South Korean police arrest woman for the death of two children found in abandoned suitcases

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South Korea has initiated a court review on whether to extradite a 42-year-old woman facing murder charges from New Zealand, where the bodies of two long-dead children were found in abandoned suitcases in August.

South Korea’s Justice Ministry said it instructed prosecutors on Thursday to apply for the review at the Seoul High Court after determining there was “considerable reason” to believe that the suspect committed the crimes.

If the court rules in favor of her extradition, South Korean Justice Minister Han Dong-hoon would make the final call on whether she’s sent to New Zealand.


Lee Ji-hyeong, an official from the ministry’s international crimes division, said prosecutors will likely apply for the review this week and that the court will have two months to decide on the case.

South Korean police arrested the unidentified woman at a southern port city in September, based on a domestic court warrant issued after New Zealand requested her provisional arrest. New Zealand’s Justice Ministry then submitted a formal request for her extradition to the South Korean ministry.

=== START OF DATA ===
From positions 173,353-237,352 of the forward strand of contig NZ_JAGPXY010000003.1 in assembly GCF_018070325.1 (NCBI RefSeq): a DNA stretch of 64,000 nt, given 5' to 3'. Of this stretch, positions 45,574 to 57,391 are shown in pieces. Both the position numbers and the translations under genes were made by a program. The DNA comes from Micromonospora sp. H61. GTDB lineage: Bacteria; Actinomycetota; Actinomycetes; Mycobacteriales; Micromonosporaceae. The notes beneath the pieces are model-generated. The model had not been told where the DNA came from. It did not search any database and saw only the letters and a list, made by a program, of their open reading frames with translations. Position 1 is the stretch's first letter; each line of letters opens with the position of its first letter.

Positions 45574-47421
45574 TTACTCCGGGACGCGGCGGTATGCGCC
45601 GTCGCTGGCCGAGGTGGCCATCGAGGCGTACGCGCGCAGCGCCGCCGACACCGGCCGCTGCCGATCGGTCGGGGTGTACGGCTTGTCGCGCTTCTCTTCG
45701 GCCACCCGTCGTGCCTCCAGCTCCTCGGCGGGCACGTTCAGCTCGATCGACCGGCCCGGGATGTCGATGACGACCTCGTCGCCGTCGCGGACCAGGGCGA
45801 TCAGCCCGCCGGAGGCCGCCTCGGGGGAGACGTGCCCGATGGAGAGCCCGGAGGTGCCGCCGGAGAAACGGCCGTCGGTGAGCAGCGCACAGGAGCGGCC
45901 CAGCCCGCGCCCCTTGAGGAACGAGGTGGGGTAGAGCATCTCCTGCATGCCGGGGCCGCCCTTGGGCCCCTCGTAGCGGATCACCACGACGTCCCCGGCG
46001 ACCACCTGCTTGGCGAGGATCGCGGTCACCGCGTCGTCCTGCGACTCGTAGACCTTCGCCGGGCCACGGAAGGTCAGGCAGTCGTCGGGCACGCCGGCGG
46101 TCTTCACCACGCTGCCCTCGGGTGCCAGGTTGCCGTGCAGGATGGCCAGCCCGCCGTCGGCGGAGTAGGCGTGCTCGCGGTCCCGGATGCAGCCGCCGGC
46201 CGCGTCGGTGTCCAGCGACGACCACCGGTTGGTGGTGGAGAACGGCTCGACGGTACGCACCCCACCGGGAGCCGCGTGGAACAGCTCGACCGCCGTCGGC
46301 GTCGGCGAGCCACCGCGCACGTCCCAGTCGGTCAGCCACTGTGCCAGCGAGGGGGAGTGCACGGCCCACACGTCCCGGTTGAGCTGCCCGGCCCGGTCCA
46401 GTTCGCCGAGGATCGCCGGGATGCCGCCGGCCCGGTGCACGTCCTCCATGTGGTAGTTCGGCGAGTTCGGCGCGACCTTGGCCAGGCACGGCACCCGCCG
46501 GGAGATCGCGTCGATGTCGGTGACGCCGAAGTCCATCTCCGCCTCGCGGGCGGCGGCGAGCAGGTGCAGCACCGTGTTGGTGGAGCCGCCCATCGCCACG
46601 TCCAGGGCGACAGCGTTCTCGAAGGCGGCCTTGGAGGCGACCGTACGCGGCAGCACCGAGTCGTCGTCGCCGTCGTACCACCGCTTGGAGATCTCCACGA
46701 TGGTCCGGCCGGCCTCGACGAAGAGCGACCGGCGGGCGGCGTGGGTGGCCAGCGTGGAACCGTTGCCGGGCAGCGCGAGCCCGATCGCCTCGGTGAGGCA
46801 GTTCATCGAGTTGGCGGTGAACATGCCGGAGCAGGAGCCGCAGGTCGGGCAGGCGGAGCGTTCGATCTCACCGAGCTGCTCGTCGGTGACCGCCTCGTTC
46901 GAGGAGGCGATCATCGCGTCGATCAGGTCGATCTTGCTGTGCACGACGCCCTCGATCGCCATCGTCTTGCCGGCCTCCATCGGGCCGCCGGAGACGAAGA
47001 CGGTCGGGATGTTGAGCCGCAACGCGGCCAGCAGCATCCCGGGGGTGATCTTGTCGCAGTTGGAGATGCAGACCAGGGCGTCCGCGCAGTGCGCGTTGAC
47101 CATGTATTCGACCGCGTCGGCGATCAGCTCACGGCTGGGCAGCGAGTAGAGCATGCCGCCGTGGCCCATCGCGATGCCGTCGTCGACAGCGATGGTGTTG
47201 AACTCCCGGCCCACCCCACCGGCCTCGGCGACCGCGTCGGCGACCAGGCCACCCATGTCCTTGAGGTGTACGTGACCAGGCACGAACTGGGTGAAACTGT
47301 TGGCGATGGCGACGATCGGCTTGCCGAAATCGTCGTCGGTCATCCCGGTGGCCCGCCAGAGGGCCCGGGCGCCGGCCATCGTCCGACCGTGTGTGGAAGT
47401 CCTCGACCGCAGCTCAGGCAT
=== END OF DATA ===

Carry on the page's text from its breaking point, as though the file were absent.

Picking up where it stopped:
Woman sits in car and covers her face as she leaves Ulsan Jungbu police station in South Korea on Sept. 15, 2022, for the Seoul Central District Prosecutors’ Office.  
(Bae Byung-soo/Newsis via AP)

New Zealand police had said the South Korean warrant for the suspect’s arrest was in connection with two murder charges, and that they have asked South Korean authorities to keep the woman in jail until she is extradited.

The children’s bodies were discovered in August after a New Zealand family bought abandoned goods, including two suitcases, from a storage unit in an online auction. Police said that family had nothing to do with the deaths.

The children were between 5 and 10 years old, had been dead for years, and the suitcases had been in storage in Auckland for at least three or four years, according to police.


South Korean police say the woman was born in South Korea and later moved to New Zealand, where she gained citizenship. She returned to South Korea in 2018, according to immigration records.

South Korean police say it was suspected she could be the mother of the two victims, as her past address in New Zealand was registered to the storage unit where the suitcases were kept.

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